The big campaigns you hear about and which have truly been a rags to riches adventure and have managed to launch successful projects and products are relatively rare in comparison to the number of people who sign up with projects and funding requests. Many of the big ones that hit the headlines will have been backed by professional PR campaigns.

Some backers will be in it for the rewards and if the rewards are lacking then they will turn away. The promise of a copy of book you plan to write might not be enough to get people donating, and the size of the donation shouldn’t really be the primary focus. Get enough people donating a dollar and the funds will eventually grow.

Be prepared. One of the things that put me off running a Patreon campaign was literally the time I would have needed to commit to answering questions, emails and messages about the campaign, its rewards and its benefits. 

As a creative most of your time will already be accounted for and whatever spare time you do get will almost always be committed to creating new art. It would be wrong to ignore those who donate anything even if it’s a small amount and so you really do need to ensure that you have some availability to field messages and answer questions and of course send out any rewards if you are offering any. 

Luck has very little to do with any crowdfunding campaign. It really comes down to having a strategy and a good marketing campaign in place that resonates with people and makes them want to contribute. 

Donators are drawn to quality projects and not bad life choices. They often need to know what you have done yourself to take your project forward and saying that you came up with the idea is nowhere near enough to convince most people that you will follow through with any promises made. 

Project management is also something that many fail to recognise as a critical skill to have when launching a new project or campaign. If you don’t set key milestones and stick to them it puts off those who might have been tempted to come on board later and it will annoy those who have pledged or donated to date. 

Ideas for crowdfunding art projects…

Some ideas are better and more acceptable than others. Crowdfunding for new art supplies is not always a great idea and raising enough funds to start or grow your own art collection is something that very few people would probably donate to.

The costs involved in entering shows or paying your agent are unfortunately the cost of doing business in the art world, and it is your business rather than anyone else’s so they probably wouldn’t be inclined to donate or contribute to a campaign to pay those fees unless there was a compelling reason. 

However there is a bunch of stuff that might get people digging deep into their pockets. If you want to save or restore a piece of art and then make it available for public display that is clearly more worthy than asking people to top up your own art collection. Most of us would love an original Matisse or Renoir hanging in our homes but I doubt anyone would want to crowd fund a lifestyle choice such as this.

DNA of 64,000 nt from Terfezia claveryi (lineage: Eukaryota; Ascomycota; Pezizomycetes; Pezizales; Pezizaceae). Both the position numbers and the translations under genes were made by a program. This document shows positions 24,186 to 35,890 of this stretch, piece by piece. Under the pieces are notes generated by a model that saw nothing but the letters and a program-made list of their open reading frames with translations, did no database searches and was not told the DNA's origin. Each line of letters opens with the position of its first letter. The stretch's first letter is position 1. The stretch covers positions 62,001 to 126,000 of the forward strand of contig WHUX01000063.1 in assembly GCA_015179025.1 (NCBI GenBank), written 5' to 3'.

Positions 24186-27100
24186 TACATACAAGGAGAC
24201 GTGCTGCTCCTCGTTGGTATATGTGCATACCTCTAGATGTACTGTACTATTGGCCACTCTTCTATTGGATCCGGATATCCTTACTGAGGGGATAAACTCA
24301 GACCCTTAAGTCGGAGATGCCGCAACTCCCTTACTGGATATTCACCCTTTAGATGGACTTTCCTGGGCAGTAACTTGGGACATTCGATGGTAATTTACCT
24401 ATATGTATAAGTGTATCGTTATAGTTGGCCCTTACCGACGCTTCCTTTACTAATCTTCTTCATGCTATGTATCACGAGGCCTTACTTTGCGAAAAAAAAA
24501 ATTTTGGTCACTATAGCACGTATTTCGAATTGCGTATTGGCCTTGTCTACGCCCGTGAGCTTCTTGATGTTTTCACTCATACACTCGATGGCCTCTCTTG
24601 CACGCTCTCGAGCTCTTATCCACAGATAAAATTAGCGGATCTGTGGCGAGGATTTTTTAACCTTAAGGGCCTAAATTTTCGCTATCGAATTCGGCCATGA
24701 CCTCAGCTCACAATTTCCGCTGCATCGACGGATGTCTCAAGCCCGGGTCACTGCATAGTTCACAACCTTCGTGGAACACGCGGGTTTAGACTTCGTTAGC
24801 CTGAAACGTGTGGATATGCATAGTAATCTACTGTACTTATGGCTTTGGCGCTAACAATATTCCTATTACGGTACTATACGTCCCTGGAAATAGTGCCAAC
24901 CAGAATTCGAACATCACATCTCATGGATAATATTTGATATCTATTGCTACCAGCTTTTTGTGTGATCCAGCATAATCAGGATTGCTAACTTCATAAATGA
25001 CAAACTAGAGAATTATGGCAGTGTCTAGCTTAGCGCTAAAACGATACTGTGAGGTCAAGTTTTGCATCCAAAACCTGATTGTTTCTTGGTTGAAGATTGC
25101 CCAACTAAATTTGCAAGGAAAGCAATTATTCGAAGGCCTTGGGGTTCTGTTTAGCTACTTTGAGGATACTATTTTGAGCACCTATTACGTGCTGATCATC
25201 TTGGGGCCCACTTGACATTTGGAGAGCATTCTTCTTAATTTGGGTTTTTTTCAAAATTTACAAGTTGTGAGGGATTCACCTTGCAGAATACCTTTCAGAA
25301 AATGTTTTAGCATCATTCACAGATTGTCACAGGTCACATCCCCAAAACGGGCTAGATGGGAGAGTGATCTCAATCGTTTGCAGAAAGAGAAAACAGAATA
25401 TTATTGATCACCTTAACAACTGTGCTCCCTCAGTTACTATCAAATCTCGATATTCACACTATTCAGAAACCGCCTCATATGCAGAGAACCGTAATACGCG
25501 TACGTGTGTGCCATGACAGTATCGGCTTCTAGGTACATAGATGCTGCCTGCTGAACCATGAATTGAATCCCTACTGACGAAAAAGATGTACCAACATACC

If you are an art student or a collective of art students then raising funds for a collaborative exhibition which might be free for the public to attend is something that might gain some traction in the local area. 

Or perhaps you would like to run sessions for seniors or youngsters and introduce them to art. Again this might do well locally and there are options for businesses to jump in on crowdfunding and support the arts too.

One campaign I viewed had met its funding target and turned a local pub into an artistic hub for local creatives and the wider community to enjoy. Not only is this going to evidently support the creatives who use the facility it will benefit the business too. 

Another campaign which became over-funded provided free entry to the theatre to every 5-year old in the community. Another interesting campaign was to showcase the arts community of a town not well known for the arts by creating an alternative tourism video which focused on the artistic and cultural vibrancy of the town. 

Many artists often support charities and good causes. Anything from wildlife to art projects in the community and in the past I have seen a number who want to set up a community based art hub. Crowdfunding is definitely worth considering if you want to help raise funding for causes like these. 

Generally and as long as what you are doing isn’t illegal or beyond the rules of the platform, crowdfunding can offer an alternative to going down the path of arts grants and awards but this doesn’t mean you can shirk off any promises you made on the way. You have to fulfil promises and obligations made just as you do when you comply with the terms of any art grant or award.

There have been many before you that will have put some real effort and hard work in place to launch a crowdfunded project only to see the donations and pledges remain at zero, even some apparently no brainer must invest projects are still to get their first donation.

There are many though who have had theirs or someone else’s lives turned around in a positive way due to the generosity and encouragement of those who have supported various projects. 

Crowdfunding might feel awkward for some people but it is the 21st Century and so long as you are offering something of value then it is a viable approach to get some funding for your next project. 

Get in touch!

If you have ever tried crowdfunding an art project then we would all love to hear about it. If you are planning something then let us all know about that too! You can leave a message or reach out on social media and I will be following up on this post in the future and would love to write about your successes so that it might inspire other artists to have a go too, and I would love to feature some worthy ones so please let me have the details or any ideas you have and let’s see if we can get you some support. 

About Mark…

I am an artist and blogger who specialises in abstracts, landscapes, and seascapes. My work is sold in more than 150 retail locations across the USA and Canada including The Great Frame Up, Framing and Art Centre, and Deck the Walls and you can also buy from Fine Art America or my Pixels site here: 

You can also follow me on Facebook at: and on Twitter @beechhouseart